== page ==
Climate Fossil Fuels

Emissions rise from the smokestacks at the Jeffrey Energy Center coal power plant as the suns sets near Emmett, Kansas, on Sept. 18. 

With The Warming rapidly warming, we’re starting to see efforts to assess blame and even to suggest appropriate punishment for environmental evil doers.

Take this recent piece in the Guardian, for example. In “The dirty dozen: meet America’s top climate villains,” the newspaper suggests: “For too long, Americans were fed a false narrative that they should feel individually guilty about the climate crisis. The reality is that only a handful of powerful individuals bear the personal responsibility.”

The article cites a study indicating that just 100 companies are responsible for 71% of global greenhouse gas emissions. And, as might be expected, the CEOs of a number of biggest of these polluters are featured prominently in the Guardian’s list.

These corporate villains include the heads of Chevron, ExxonMobil, Chevron’s “smooth talking” lead attorney, and Charles Koch, multibillionaire CEO of Koch Industries, a refining, petrochemical and pipeline company that finds paying massive fines for environmental transgressions is cheaper than fixing the problems.

One major reason we find ourselves hurtling toward a global climate catastrophe is the uncounted millions in advertising, public relations, support of pseudoscience and lobbying spent by these energy companies to downplay the problem and to shift blame.

The effort was made to convince the public, first, that the warming wasn’t real. Failing that, the focus shifted to blaming a “natural warming cycle” as the culprit instead of greenhouse gas emissions. Failing that, we’re now being told that the forecast negative effects are exaggerated.

This campaign of outright lies and disinformation is reminiscent of that perpetrated by the tobacco industry in its successful 50-year defense of smoking. It’s the same playbook. Only, in this case, the deceit has been far more harmful. It has misled and confused the public, substantially slowing society’s reaction to this potentially civilization-changing crisis.

“Public discourse has been polluted now for decades by corporate-funded disinformation — not just with climate change but with a host of health, environmental and societal threats," according to climate scientist Michael Mann. "The implications for the planet are grim,” 

Another character whose portrait graces this hall of shame is DINO (Democrat In Name Only) Joe Manchin, the obstructionist who is almost single-handedly stalling the Build Back Better bill that, in its current pared-back version, includes $555 billion for clean energy.

Exxon lobbyists caught on tape earlier this year specifically identified Manchin as “their guy,” and said they meet with him several times a week. According to OpenSecrets, Manchin takes more money from the fossil fuel industry than any other Democrat.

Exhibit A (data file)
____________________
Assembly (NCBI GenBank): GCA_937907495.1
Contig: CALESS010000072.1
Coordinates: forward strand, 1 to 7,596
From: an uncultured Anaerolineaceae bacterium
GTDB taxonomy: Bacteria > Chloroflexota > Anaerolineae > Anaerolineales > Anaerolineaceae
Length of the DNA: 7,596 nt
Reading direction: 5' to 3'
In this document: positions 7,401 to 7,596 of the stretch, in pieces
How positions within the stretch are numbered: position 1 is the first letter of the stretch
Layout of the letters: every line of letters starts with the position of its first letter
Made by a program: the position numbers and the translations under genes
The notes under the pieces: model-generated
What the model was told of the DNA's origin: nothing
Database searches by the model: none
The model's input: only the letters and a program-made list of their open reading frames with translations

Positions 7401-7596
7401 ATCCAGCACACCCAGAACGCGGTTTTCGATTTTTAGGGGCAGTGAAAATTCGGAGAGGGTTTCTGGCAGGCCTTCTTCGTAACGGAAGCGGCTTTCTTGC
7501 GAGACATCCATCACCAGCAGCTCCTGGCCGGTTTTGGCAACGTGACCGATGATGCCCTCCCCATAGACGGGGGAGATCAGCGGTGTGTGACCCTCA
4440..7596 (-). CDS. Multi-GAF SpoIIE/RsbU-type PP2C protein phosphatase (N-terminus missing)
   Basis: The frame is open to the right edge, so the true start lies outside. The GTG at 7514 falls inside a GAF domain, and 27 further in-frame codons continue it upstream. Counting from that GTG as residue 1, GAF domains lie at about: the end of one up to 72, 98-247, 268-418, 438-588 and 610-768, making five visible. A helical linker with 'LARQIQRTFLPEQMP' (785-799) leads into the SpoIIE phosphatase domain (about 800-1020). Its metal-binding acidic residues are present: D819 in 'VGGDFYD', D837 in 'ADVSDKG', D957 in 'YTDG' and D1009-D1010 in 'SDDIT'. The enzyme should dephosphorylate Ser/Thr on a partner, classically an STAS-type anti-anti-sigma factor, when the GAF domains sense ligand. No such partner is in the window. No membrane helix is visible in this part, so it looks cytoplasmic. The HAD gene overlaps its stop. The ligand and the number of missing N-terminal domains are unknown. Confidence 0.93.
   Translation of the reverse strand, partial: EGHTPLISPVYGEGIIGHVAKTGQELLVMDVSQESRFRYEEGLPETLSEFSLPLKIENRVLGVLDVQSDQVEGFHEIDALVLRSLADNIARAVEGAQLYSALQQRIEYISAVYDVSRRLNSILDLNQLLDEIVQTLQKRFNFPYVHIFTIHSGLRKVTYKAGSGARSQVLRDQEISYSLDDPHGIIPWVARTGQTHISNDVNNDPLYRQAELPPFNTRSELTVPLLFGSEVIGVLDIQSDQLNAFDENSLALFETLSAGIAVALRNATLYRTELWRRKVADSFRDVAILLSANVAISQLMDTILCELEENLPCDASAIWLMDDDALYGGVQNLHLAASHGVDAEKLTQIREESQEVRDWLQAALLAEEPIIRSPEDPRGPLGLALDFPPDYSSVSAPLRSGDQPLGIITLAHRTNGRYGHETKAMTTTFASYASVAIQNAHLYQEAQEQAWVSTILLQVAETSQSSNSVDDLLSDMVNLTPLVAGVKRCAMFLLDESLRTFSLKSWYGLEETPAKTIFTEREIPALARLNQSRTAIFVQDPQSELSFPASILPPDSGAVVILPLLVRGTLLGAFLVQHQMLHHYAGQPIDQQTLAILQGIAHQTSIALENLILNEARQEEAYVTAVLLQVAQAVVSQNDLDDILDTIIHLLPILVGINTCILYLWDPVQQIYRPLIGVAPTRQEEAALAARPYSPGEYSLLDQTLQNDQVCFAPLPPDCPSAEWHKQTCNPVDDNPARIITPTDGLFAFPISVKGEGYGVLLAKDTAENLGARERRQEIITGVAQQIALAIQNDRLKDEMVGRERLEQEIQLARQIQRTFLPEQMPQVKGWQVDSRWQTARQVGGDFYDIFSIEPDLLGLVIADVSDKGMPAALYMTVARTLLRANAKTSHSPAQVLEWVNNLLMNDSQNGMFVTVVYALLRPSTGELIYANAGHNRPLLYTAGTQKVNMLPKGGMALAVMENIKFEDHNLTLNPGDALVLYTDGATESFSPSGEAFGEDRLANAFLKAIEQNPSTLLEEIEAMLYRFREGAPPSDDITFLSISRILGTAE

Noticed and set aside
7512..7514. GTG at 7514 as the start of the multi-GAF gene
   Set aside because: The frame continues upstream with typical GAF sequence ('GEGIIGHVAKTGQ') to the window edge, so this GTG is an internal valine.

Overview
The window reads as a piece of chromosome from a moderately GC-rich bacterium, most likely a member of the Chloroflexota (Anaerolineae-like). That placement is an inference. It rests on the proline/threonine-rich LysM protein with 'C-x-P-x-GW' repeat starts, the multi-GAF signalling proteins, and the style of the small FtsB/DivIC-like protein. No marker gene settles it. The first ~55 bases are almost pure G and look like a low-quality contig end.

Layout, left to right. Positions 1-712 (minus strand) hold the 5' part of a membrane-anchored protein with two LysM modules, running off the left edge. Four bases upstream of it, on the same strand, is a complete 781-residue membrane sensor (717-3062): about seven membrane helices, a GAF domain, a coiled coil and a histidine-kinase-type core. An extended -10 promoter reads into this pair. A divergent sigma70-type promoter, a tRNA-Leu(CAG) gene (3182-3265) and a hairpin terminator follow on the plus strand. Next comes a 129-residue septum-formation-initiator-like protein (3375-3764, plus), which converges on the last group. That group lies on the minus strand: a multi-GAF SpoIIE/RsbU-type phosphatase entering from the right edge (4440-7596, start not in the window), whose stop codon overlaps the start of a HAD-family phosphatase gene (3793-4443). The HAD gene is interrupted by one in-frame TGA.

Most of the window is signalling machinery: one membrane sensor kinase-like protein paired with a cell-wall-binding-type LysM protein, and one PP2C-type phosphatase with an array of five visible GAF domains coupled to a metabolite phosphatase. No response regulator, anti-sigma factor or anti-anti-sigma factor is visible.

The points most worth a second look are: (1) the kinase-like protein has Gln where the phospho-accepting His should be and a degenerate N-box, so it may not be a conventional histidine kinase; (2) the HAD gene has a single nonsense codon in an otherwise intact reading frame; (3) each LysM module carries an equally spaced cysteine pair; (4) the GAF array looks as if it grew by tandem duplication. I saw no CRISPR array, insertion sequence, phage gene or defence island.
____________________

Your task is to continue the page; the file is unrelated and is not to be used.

Other perpetrators include CEOs of investment firms heavily invested in fossil fuels, Senator “No” (Mitch McConnell), and “propagandists” who have helped spread the lies: Rupert Murdock, Mark Zuckerberg and Richard Edelman, CEO of Edelman Public Relations. Also included is Cargill’s CEO for its rainforest destruction caused by soy and beef production, particularly in the Amazon.

There are those who believe this media “perp walk” — and any resulting ignominy — is insufficient punishment for these hall of shamers. This kind of corporate misbehavior and disregard for the future of the human race has led many, from the pope to Greta Thunberg, to call for the crime of “ecocide” to be recognized in international criminal law and meted out as appropriate.

The charge of ecocide — which literally means “killing the environment” — may seem questionable from a legal perspective, but advocates claim it’s reasonable. The theory holds that no one should go unpunished for destroying the natural world. They believe the crime should come under the jurisdiction of the International Criminal Court, which currently can adjudicate four crimes: genocide, crimes against humanity, war crimes and crimes of aggression.

While it is unlikely that petrochemical, coal and utility chief executives, politicians or media moguls will see the insides of jail cells, there are many who believe they should. Others would also include a certain ex-president and several former federal government officials.

Locking people up, of course, is not going to forestall the developing climate crisis. Nor should we let ourselves off the hook. It’s axiomatic that if there’s a demand, there will — in a free economy — be a supply.

Lorin R. Robinson is a writer and former chair of the Department of Journalism, University of Wisconsin-River Falls.

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